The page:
Further elements left out of so many feminist and just women authored studies of gothic (men authored too) is the real drive to safety and comfort and security in them. That’s what the heroines want and sometimes get at the end. This appears to embarrass many of those writing about gothic, even Anne Williams who is determined to bring in the happy ending and empowerment of heroines, but eschews words like comfort or security. She prefers "triumph," "integration into the group as a chief respected person." Why is this? Why is this natural desire not acceptable. It goes a long way to explaining why women never tire of the formula and will read new variations seemingly forever. A false pride? In public it won’t do?
Now Eugenia de La Motte does bring up this need or drive for security and comfort, and discusses the idylls at home as well as sublime moments in the texts in front of scenery. However, she does so to show the delusions. She does not validate this behavior as a genuine existential response to life. For some women (often working class or lower middle, or in traditional societies or part of a racial group that is discriminated against) there is no other choice. Such a woman gets respect and place only in the home; she is offered nothing else even if the home is so fragile and tenuous as security. Women reread these romances to be reassured and the need for reassurance is no delusion. This is part of what is meant by fourth-wave feminism. See my blog outlining the four waves of feminism
That the gothic shows us there are victims, innocent victims savaged by mischievous forces let loose.
Such a figure is Arthur Kidd in Woman in Black — who rescues an innocent dog who (in the film) returns the favor
One last walk or turn through that corridor:
Lady’s Maid’s Bell, the companion walking through the corridors (from Wharton’s story, a film adaptation)
Eugenia De LaMotte’s Perils of the Night
I was led to this book by both Anne Williams’s Art of Darkness (on the female gothic) and Mary Trouille’s Wife Abuse in mid-18th century France. Whether you agree or not with its argument, one of its admirable qualities is it includes the Victorian in its terrain.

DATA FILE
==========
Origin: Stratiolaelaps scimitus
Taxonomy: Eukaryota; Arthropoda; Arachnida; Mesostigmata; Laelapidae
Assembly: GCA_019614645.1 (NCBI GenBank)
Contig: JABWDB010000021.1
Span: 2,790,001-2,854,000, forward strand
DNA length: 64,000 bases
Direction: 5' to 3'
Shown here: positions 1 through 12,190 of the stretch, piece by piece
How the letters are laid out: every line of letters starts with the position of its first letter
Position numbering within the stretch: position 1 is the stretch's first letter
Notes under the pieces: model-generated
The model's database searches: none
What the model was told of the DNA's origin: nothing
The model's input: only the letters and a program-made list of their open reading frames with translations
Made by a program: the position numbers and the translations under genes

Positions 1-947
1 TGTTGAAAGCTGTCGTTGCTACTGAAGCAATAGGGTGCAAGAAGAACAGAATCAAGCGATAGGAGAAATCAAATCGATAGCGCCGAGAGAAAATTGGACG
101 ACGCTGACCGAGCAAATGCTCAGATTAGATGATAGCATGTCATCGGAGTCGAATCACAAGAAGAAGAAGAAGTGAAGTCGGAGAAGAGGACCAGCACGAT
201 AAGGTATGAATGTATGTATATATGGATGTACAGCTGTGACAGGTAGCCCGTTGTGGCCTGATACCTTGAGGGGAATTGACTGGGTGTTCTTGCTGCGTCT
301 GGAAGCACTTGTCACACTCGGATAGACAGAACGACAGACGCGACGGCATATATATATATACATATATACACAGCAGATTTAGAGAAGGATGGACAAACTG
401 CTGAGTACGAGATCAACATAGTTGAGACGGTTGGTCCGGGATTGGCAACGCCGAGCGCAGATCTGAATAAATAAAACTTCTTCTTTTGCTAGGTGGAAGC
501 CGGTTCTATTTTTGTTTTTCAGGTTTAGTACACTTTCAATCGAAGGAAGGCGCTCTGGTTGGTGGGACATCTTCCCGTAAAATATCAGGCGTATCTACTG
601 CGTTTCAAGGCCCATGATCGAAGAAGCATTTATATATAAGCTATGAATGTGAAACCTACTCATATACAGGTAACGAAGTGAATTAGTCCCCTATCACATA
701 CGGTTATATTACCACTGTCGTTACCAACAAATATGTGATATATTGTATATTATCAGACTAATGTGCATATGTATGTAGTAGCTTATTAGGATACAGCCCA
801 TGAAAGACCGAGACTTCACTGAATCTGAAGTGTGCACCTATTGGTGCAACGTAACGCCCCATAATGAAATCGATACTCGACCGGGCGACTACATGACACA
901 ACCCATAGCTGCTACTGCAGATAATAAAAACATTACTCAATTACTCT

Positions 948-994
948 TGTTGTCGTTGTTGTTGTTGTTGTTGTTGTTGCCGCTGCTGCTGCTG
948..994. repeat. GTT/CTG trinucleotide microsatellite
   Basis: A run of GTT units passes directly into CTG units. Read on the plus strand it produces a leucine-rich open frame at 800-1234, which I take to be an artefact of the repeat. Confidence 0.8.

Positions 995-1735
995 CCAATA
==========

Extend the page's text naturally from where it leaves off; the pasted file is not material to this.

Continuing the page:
She includes the Sedgwick perspective (archetypal), the historical (listing of conventions and events and objects that must be there), and the sociological: the gothic focuses steadily on social relations and social institutions. She agrees male gothic differs from female: the common plot of the male is often one of exile, the common mythos the outcast wanderer, often pursued as well as pursuing; the plot of the female is the Psyche story: Cain versus (to be Biblical) Lot’s poor wife and daughters; Oedipus versus Eurydice (classical types). The male mythos is often a quest type too; the female concerns imprisonment, live burial, quite different motifs.
Her first chapter contains an excellent summary of the different schools of thought — and she does write clearly in natural easy English.
Again the house, this time daylight (from 2009 Sandy Welch’sTurn of the Screw, see also below)
The book comes into its own — becomes original and useful — in the second half of the first chapter. She begins by talking of how Sedgwick sees the gothic in spatial terms rather than in terms of depth the surface and structures matter. She finds a "dialectic of fear and desire related to the problem of individual identity." The female feels under attack, not just bodily but in her soul. (I remember how Clarissa dreads not just Lovelace’s taking her over sexually if she should marry, but changing her identity so she becomes his thing and corrupt herself as she sees this.)